Zanu PF MPs this week bunked debate on a motion on police brutality, ensuring there was no quorum to discuss the matter in the National Assembly.

But this has backfired and will now cost Parliament several thousands of dollars in taxpayers’ money after the sitting days were extended to Tuesday.

Parliament was supposed to adjourn on Thursday until September 8, when Finance minister Patrick Chinamasa will announce the mid-term budget.

But MPs are now forced to continue sitting until a quorum of at least 70 out of the 270 National Assembly MPs is in attendance to discuss the motion.

Kuwadzana East MP, Nelson Chamisa (MDC-T) first gave notice to introduce the motion on police brutality on Wednesday.

But Speaker of the National Assembly, Jacob Mudenda, dismissed the issue, saying the video footage Chamisa planned to show must be substantiated by dates of when the brutality happened before the motion could be allowed to be debated.

After satisfying Mudenda that the video evidence showing police beating up citizens was authentic, Chamisa was then allowed to re-introduce the motion on Thursday.

If the motion is adopted, Chamisa wants Police Commissioner-General Augustine Chihuri to make a statement about those who perpetrated the beatings and apologise to citizens, as this had caused animosity between the police and Zimbabweans.

He further wants Home Affairs minister Ignatius Chombo to investigate the conduct of the police and report to Parliament, as well as issue a public apology on the matter.

“The minister must issue a public apology in the context of investigations and immediately implement training programmes for our police to equip them with a human rights curriculum, as required by the Constitution. An Act of Parliament must be put in place to come up with an independent mechanism for members of the public to report cases of such abuses. Parliament must set up a commission of inquiry to investigate the abuses,” he said.

On Thursday, Chamisa showed disturbing video footage in the House of police beating up a man lying on the ground using batons.

But, before the end of the video, the 32 Zanu PF MPs, who were in the House before 5:15pm when the issue was being discussed, had trickled out to ensure the required quorum of 70 MPs was not achieved.

Pelandaba-Mpopoma MP, Joseph Tshuma (Zanu PF) then raised a point of order, saying there was no quorum in the House.

Bells were rung for seven minutes calling for MPs, who might be outside the House to return, but they did not, and after a count, there were less than 40 MPs in the House to continue the discussion, resulting in Chamisa complaining about lack of seriousness by MPs to discuss important issues affecting citizens.

“It is not the first time that Zanu PF MPs have walked out of debating important motions. As you can see, 32 MPs have left the House in the last five minutes and it is being co-ordinated by Zanu PF deputy chief whip, Francis Mukwangwariwa,” Chamisa said.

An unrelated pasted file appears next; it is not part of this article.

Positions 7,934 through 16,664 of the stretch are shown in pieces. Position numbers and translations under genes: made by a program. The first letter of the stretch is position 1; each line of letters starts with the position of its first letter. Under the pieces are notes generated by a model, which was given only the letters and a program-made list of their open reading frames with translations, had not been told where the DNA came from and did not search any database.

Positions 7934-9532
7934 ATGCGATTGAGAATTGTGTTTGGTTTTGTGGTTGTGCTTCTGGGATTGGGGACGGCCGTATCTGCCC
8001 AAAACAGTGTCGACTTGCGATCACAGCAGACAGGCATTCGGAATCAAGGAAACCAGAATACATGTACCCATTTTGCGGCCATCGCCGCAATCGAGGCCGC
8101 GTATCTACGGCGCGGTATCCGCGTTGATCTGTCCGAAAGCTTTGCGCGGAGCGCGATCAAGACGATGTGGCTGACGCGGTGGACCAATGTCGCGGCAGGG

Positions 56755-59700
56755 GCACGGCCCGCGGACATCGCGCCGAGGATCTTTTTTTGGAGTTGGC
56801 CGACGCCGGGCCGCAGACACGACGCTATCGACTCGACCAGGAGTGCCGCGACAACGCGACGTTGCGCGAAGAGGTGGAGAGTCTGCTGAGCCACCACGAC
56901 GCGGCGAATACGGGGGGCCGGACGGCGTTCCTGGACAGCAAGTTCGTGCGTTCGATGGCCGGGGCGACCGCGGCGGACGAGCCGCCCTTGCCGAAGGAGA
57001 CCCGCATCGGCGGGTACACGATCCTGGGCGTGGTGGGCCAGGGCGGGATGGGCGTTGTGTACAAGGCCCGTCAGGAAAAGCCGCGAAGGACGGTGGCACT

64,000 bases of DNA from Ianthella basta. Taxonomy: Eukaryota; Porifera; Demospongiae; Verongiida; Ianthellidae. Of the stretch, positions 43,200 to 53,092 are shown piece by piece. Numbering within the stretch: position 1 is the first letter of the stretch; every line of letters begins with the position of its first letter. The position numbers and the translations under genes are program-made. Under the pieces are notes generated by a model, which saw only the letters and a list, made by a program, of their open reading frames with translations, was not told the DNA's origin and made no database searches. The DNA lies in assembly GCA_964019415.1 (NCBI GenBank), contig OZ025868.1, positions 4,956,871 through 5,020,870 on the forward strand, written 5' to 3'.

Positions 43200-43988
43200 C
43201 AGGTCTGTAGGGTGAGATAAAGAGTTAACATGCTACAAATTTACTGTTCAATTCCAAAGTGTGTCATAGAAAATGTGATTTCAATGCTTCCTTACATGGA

Acting Speaker of the National Assembly Melody Dziva accused parties of sabotaging each other’s debates, saying they were wasting taxpayers’ money.

As a result, the House had to be adjourned due to lack of a quorum to yesterday, a day when Parliament does not normally sit.

This means Parliament will have to pay for MPs’ accommodation and sitting allowances for yesterday’s sitting.

But again, only 30 MPs, 22 from the opposition and eight from Zanu PF, turned up yesterday for the sitting.

Chamisa complained: “This is a very serious matter, where we have to use taxpayers’ money to sit on a Friday, when naturally we are not supposed to sit. I hope this delinquent behaviour of MPs will be taken to chief whips because this is the fourth time we are abusing taxpayers’ resources.

“Parliament must put a stop to this behaviour because debate on police brutality affects everyone, even war veterans, who were victims, and we want a very strong statement from the Leader of the House on this. In other jurisdictions they cannot have MPs disappear and then appear only to claim fuel coupons.”

Glen View North MP, Fani Munengami (MDC-T) accused Parliament administration of supporting Zanu PF MPs’ snubbing of the debate on police brutality by organising an e-learning lesson for MPs, when they were supposed to be in the House debating.

“Is there a deliberate arrangement from Parliament administration regarding the sitting today because right now MPs from Zanu PF are attending e-learning lessons in the Parliament library when there is a sitting? Is it a ploy by Parliament administration to sabotage this debate?”

MDC-T chief whip, Innocent Gonese also raised the issue of the absence of ministers in the House during yesterday’s sitting.

After the Thursday adjournment, the National Assembly was supposed to begin with question time yesterday, as shown on the Order Paper.

“Zanu PF must be aware of the consequences because today we were supposed to begin with question time, but not a single minister is here. Out of the 215 Zanu PF MPs, only six are here, and this is deplorable,” Gonese said.

After bells were rung for seven minutes to call MPs into the House, only 33 turned up, resulting in Chamisa calling for a sitting again on Tuesday.

This means Parliament will now incur unbudgeted-for expenses in hotel bills and sitting allowances for the yesterday’s and Tuesday’s sittings, and that the House will continue to sit until a quorum of 70 MPs to debate the police brutality issue is achieved.